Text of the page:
A meteorite crashed in pieces over northern Maine, and a museum will pay thousands if anyone can bring them a big enough chunk.
On Saturday around noon, a fireball burnt through the sky near Maine’s border with Canada, bright enough to be seen in broad daylight. Witnesses captured the space rock’s flight on radar, and heard sonic booms for miles.
From the rare radar data, NASA estimates that the “meteorite masses calculated from the radar signatures range from 1.59g (0.004 pounds) to 322g (0.7 pounds) although larger masses may have fallen.”
Under the path of the meteorite lies the town of Bethel, Maine, home to the Maine Mineral and Gem Museum. They have a large collection of space rocks, including a large, intact Mars rock named Taoudenni 002, which was found in Mali in 2021. And they would really like a piece of Saturday’s meteorite, and they’re willing to pay for it.
According to the Maine Mineral and Gem Museum’s Facebook page, they’re offering a bounty of $25,000 to anyone who brings them a large chunk from the weekend’s skyfall.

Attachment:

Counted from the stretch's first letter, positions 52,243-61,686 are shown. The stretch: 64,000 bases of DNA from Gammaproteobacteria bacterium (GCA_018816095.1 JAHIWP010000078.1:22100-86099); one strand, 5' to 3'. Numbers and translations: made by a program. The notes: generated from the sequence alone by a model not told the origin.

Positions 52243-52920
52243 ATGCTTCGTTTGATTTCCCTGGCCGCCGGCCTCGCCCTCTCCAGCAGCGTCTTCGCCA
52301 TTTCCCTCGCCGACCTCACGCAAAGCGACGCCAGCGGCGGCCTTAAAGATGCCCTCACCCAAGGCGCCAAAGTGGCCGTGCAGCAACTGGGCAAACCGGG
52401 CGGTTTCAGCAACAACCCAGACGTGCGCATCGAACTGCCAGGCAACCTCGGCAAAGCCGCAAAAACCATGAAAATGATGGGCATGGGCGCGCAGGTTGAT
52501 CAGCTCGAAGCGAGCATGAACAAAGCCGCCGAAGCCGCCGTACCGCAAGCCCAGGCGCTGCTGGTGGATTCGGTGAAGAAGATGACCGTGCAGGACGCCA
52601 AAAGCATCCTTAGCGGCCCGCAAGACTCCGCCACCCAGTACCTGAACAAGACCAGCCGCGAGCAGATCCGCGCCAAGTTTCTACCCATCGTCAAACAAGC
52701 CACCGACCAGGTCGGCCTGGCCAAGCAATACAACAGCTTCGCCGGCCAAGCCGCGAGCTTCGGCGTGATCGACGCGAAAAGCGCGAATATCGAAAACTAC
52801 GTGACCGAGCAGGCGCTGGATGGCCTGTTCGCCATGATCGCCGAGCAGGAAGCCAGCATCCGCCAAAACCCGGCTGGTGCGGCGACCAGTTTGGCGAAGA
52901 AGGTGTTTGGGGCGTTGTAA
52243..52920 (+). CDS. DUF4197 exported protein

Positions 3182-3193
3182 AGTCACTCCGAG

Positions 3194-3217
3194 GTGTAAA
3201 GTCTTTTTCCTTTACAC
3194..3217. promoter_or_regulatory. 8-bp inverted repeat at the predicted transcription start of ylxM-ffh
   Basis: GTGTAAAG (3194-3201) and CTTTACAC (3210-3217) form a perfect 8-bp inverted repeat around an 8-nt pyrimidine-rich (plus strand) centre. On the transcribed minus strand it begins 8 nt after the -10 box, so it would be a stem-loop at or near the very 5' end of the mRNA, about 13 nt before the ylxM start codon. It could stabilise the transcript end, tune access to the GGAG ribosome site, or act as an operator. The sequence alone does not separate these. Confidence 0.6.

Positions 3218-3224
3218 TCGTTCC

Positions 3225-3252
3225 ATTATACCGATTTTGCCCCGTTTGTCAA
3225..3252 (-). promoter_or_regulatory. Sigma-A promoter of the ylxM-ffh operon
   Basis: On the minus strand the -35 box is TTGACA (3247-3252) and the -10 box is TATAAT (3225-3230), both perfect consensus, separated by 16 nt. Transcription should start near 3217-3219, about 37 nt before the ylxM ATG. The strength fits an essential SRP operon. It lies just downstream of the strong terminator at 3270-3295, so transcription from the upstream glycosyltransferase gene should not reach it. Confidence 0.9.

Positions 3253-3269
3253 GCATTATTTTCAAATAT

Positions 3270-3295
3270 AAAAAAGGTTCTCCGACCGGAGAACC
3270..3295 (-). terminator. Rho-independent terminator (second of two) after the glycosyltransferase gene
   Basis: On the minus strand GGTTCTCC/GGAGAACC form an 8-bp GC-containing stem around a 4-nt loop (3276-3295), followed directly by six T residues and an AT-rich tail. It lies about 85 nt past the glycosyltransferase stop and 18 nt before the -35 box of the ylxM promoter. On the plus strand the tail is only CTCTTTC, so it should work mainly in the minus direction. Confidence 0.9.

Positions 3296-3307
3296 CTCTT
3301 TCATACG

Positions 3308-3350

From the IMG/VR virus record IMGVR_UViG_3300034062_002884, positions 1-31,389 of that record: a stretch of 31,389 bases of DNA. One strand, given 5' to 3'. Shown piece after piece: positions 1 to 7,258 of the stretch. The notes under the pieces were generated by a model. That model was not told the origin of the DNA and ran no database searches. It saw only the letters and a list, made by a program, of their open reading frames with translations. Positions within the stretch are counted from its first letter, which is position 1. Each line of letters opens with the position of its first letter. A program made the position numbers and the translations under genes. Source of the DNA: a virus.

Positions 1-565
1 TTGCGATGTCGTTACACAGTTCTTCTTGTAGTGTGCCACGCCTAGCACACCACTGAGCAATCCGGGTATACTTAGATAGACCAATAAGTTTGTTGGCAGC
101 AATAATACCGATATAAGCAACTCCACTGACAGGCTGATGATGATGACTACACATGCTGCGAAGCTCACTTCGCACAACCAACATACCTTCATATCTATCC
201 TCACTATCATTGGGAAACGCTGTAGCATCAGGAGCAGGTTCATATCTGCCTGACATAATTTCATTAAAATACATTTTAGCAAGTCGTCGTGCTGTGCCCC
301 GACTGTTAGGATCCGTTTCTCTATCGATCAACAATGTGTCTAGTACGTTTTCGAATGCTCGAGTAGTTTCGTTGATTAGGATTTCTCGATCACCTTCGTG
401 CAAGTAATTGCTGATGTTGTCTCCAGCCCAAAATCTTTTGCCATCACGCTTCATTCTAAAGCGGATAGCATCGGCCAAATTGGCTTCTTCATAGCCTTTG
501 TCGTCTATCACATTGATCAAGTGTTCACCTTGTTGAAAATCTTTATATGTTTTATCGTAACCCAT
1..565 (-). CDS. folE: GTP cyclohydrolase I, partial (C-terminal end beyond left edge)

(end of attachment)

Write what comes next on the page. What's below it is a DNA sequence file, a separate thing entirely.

“The Museum is offering a $25,000 reward for the first 1 kilogram specimen found from the event. The Museum is able to test specimens for identification; appointments MUST be made with Al Falster, the research lab technologist,” says the Facebook entry
“With more people having an awareness, the more people will look — and the greater the likelihood of a recovery,” said museum chair Darryl Pitt.
It’ll take keen eyes. If such a large fragment exists, it’ll be about the size of a softball, in a projected debris field a mile wide and twelve miles long.
The museum is already home to the Stifler collection of meteorites, one of the world’s largest collection of space rocks, some as much as 4.5 billion years old.